Invasive Species Compendium

Detailed coverage of invasive species threatening livelihoods and the environment worldwide

Abstract

Woody plant secondary chemicals increase in response to abundant deer and arrival of invasive plants in suburban forests.

Abstract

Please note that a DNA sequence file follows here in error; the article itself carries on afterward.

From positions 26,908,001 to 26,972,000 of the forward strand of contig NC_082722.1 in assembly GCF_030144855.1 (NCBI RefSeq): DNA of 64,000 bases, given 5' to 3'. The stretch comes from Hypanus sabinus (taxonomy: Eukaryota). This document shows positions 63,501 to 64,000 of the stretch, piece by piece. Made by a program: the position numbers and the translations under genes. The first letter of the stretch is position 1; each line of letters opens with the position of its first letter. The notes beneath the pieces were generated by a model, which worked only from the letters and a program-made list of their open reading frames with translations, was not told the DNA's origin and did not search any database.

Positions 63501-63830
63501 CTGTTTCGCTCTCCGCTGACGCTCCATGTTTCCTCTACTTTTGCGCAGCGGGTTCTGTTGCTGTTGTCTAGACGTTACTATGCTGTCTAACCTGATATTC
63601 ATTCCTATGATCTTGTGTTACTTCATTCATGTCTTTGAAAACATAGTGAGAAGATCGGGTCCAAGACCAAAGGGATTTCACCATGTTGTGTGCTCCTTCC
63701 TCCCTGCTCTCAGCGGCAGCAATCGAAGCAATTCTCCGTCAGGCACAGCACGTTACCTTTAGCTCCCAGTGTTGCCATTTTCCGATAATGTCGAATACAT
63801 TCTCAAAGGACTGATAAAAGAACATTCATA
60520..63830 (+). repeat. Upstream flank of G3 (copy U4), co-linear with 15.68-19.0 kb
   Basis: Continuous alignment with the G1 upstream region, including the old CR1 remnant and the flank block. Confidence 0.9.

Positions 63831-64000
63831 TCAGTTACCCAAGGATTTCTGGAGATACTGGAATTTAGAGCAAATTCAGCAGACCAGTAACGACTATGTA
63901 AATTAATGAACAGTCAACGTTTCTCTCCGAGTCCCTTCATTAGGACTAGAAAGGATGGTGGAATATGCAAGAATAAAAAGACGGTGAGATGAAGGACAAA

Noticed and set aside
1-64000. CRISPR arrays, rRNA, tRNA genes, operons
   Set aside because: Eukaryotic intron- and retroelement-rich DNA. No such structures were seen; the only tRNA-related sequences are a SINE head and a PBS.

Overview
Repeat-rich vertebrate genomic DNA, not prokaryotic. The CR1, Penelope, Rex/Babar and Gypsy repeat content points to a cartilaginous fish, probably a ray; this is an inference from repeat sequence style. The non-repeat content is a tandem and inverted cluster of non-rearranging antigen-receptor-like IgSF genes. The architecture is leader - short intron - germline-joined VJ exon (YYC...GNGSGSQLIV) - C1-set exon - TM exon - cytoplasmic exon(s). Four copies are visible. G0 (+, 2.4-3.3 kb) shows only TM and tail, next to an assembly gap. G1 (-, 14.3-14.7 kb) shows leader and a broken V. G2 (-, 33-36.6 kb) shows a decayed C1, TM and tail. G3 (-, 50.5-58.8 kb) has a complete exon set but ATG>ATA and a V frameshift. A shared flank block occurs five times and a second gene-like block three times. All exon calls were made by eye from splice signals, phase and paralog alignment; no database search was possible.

Plants in suburban forests of eastern North America face the dual stressors of high white-tailed deer density and invasion by nonindigenous plants. Chronic deer herbivory combined with strong competition from invasive plants could alter a plant's stress- and defense-related secondary chemistry, especially for long-lived juvenile trees in the understory, but this has not been studied. We measured foliar total antioxidants, phenolics, and flavonoids in juveniles of two native trees, Fraxinus pennsylvanica (green ash) and Fagus grandifolia (American beech), growing in six forests in the suburban landscape of central New Jersey, USA. The trees grew in experimental plots subjected for 2.5 years to factorial treatments of deer access/exclosure Ă— addition/no addition of the nonindigenous invasive grass Microstegium vimineum (Japanese stiltgrass). As other hypothesized drivers of plant secondary chemistry, we also measured nonstiltgrass herb layer cover, light levels, and water availability. Univariate mixed model analysis of the deer and stiltgrass effects and multivariate structural equation modeling (SEM) of all variables showed that both greater stiltgrass cover and greater deer pressure induced antioxidants, phenolics, and flavonoids, with some variation between species. Deer were generally the stronger factor, and stiltgrass effects were most apparent at high stiltgrass density. SEM also revealed that soil dryness directly increased the chemicals; deer had additional positive, but indirect, effects via influence on the soil; in beech photosynthetically active radiation (PAR) positively affected flavonoids; and herb layer cover had no effect. Juvenile trees' chemical defense/stress responses to deer and invasive plants can be protective, but also could have a physiological cost, with negative consequences for recruitment to the canopy. Ecological implications for species and their communities will depend on costs and benefits of stress/defense chemistry in the specific environmental context, particularly with respect to invasive plant competitiveness, extent of invasion, local deer density, and deer browse preferences.